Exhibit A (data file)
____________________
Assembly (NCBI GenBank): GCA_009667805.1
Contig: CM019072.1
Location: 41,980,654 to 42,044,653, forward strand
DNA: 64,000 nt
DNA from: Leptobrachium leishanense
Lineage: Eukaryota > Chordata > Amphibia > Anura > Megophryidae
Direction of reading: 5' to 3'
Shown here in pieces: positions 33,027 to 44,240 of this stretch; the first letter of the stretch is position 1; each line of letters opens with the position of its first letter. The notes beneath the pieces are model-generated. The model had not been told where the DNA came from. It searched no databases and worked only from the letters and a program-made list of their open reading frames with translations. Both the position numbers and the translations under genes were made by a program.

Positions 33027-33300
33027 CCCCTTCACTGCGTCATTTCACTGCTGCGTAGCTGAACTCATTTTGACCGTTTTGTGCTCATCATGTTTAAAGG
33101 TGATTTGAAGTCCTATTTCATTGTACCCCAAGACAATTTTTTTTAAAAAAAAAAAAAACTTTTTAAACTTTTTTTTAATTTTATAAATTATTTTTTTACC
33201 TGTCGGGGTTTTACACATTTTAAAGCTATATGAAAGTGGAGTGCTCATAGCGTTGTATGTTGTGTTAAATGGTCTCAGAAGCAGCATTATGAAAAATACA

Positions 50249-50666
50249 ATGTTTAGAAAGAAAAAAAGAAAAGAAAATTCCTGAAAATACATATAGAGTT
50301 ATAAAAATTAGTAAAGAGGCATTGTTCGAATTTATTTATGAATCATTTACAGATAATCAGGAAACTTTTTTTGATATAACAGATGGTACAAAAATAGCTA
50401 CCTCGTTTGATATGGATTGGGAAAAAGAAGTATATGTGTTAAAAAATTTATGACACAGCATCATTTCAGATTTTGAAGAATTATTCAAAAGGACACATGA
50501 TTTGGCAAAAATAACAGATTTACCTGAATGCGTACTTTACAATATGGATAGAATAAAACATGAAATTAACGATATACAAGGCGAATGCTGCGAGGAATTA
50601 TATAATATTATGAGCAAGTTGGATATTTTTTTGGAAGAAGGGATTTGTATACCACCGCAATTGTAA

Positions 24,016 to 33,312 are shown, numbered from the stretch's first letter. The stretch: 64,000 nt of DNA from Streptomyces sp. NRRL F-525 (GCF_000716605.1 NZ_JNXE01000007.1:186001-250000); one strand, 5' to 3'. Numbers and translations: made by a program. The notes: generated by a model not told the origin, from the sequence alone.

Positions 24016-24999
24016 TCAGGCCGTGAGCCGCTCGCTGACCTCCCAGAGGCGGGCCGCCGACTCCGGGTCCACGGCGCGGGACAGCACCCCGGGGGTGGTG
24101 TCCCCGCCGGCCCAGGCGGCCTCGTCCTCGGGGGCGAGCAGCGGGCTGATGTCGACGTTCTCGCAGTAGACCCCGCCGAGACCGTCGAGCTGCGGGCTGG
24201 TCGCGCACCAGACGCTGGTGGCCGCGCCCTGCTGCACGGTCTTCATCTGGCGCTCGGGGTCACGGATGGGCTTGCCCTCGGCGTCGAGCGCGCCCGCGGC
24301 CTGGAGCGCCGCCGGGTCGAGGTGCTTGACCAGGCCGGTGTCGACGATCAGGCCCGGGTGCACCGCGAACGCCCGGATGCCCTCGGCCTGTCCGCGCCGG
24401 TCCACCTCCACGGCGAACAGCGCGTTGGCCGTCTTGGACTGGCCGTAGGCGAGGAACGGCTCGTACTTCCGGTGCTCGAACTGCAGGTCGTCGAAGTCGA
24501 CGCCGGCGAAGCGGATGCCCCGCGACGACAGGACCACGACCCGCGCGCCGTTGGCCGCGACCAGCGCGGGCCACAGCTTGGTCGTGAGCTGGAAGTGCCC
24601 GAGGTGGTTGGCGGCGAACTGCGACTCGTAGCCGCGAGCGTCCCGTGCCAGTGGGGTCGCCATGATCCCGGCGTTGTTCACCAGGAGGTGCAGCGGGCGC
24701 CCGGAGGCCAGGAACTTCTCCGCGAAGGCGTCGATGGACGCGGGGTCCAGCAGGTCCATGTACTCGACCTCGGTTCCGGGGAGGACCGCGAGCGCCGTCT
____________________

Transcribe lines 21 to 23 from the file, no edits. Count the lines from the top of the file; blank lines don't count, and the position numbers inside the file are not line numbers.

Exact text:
24016 TCAGGCCGTGAGCCGCTCGCTGACCTCCCAGAGGCGGGCCGCCGACTCCGGGTCCACGGCGCGGGACAGCACCCCGGGGGTGGTG
24101 TCCCCGCCGGCCCAGGCGGCCTCGTCCTCGGGGGCGAGCAGCGGGCTGATGTCGACGTTCTCGCAGTAGACCCCGCCGAGACCGTCGAGCTGCGGGCTGG
24201 TCGCGCACCAGACGCTGGTGGCCGCGCCCTGCTGCACGGTCTTCATCTGGCGCTCGGGGTCACGGATGGGCTTGCCCTCGGCGTCGAGCGCGCCCGCGGC